A Duet: Chanterelles and Prosciutto

Operatic is not a word I would often use to describe pizza, but it’s accurate for a recent effort. This is worthy of writing Wolfgang Puck – if he’s still creating pizza. Perhaps it tastes so good because I haven’t had pizza for a while, but I doubt it.

It’s true; I do love a good pizza. When my children were growing up, our idea of a big night out was pizza followed by ice cream. In those days, I considered the crust only a vehicle to carry the toppings. I would often nibble on the toppings and leave the crust behind. When I began making my own crust I had to reconsider this behavior; if I’m going to all the trouble of making my own, I might as well eat it. Plus, it no longer resembled cardboard; it was tasty!

It all began with fresh chanterelle mushrooms given to me by my friend Lee, the great forager. He returned from his favorite patch near the coast with more than he could handle, if that’s possible.
Even though they sat in my fridge overnight before I had time to examine them, they were still firm, golden, and glorious. I took a whiff and caught a hint of their clean, woodsy scent with a lingering whisper of apricot. I was in a rush and the best I could do was give them a light sauté in butter, olive oil, a bit of garlic and finish them with a drizzle of lemon juice, fresh thyme, savory, and chives. Yes, they were meaty and mild, but I’d have to think more on stage two later.

Visions of chanterelles danced in my head all day as I mulled over my dinner prospects.  They are a rare treat, and I wanted them to shine; to pay homage to the chanterelle’s slight fruitiness, I imagined them with pork and a flavorful pepper. Yes, I recalled I had wheat pizza dough in the fridge ready to go. Also, I had my standard stash of Romesco sauce, the one with roasted red peppers, garlic, and smoked Spanish paprika.

On the drive home I was beyond ready for my “mushroom” pizza. But first, I’d make a quick stop at my favorite deli and consider the ham offerings. Once inside, I eyed the imported prosciutto and danced an inward jig over a few lovely paper-thin slices. Oh, yes, just enough. In my head I did a quick inventory: I surely had some type of cheese that would work, but I’d best pick up a few Nicoise olives.  That’s it. This was not the time for a garbage pizza – or the gentle chanterelles would be utterly lost.
At home, as I built my dream pizza, I stayed true to the plan and only further embellished it with thin rounds of poblano peppers – no onions. I was ok with a mild meltable Muenster and an aged Asiago cheese. I even nixed further flavorings; the herbs in the mushrooms were plenty pronounced.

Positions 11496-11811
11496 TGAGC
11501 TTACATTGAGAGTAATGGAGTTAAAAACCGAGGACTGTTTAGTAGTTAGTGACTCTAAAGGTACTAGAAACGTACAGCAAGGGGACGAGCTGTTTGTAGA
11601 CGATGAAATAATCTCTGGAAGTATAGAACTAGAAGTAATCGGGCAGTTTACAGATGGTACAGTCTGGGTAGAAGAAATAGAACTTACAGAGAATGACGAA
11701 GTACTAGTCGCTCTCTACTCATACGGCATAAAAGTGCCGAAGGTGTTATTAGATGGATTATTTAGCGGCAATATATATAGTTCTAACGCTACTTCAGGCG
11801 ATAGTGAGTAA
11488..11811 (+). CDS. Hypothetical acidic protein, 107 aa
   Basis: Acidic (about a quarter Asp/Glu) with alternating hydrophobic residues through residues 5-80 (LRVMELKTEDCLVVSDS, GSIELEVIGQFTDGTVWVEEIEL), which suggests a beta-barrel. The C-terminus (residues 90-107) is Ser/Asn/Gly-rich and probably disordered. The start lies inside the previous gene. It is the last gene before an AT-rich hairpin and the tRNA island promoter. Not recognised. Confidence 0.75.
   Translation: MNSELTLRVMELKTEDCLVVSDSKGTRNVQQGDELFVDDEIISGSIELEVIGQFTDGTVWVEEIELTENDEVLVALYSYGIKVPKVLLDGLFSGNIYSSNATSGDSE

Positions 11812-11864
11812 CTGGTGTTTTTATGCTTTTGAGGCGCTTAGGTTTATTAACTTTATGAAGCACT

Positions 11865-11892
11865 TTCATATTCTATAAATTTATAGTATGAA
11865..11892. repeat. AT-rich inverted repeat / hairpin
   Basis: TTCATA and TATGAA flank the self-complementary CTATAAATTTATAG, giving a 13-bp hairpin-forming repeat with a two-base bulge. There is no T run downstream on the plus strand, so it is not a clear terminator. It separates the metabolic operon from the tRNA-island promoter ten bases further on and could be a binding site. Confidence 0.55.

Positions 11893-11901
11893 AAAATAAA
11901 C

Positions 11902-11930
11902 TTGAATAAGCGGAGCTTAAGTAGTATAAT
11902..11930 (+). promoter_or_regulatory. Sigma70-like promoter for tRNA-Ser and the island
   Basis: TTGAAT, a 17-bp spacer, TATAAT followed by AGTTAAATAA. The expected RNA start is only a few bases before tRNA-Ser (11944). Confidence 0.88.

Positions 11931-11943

I was absolutely right. The wheat crust offered the slight sweet nuttiness that not only provided the perfect vehicle for the toppings, but elevated it to an integral member of the team. The Romesco was smoky with an earthy sweetness riddled with garlic. The meatiness of the mushrooms was balanced and lightly brightened by the citrus and herbs. The few olives gave a rich accent of winey fruitiness. The Muenster offered the mellow cheesy gooey-ness I was looking for, and the Asiago was the crowning touch with its golden crisp nuttiness.
What can I say without ranging into double superlatives? All of these players blended into one triumphant melody line, a chorus for our stars, the elegant chanterelles and Prosciutto. Together, they soared and hit flavor notes previously unheralded. What a classy pair.

Chanterelle and Prosciutto Pizza
The Mushrooms:
3 cups chanterelle mushrooms, brushed clean, trimmed, sliced
1 tablespoon olive oil
2 tablespoons butter
2 cloves garlic, smashed
1/2 lemon, juice of
salt and pepper to taste
2 teaspoons fresh thyme
1 teaspoon savory
1 tablespoon chives

The Pizza:
1 recipe whole wheat pizza dough, prebake pizza dough to set but not brown
1 tablespoon olive oil
1/2 cup Romesco Sauce , approx. (see recipe), or favorite pizza sauce
1 poblano pepper, seeded, thin rounds
1/4 cup Nicoise olives, pitted, sliced
1 1/2 cups muenster cheese, shredded
2 ounces Prosciutto, approx.
1/2 cup Asiago Cheese, or Parmesan, grated

Prepare the mushrooms: In a saute pan heat olive oil and butter, add the smashed garlic cloves and add to pan and allow to become aromatic. Add the chanterelles and toss to soften, 4 to 5 minutes; add the lemon juice and toss, add salt and pepper and toss. Add the fresh herbs and heat briefly; allow to cool, and remove the garlic cloves.

Heat oven to 475 degrees. Place pre-baked pizza crust on pan, and brush lightly with olive oil. Spread Romesco or pizza sauce lightly over top. Sprinkle the pepper rings evenly, add a layer of muenster cheese, then top with mushrooms, olives, and the Prosciutto. Finish with remaining muenster and Asiago or Parmesan.

Bake approximately 10-12 minutes or until bubbly. Cut and serve hot. Serve 4 ~~

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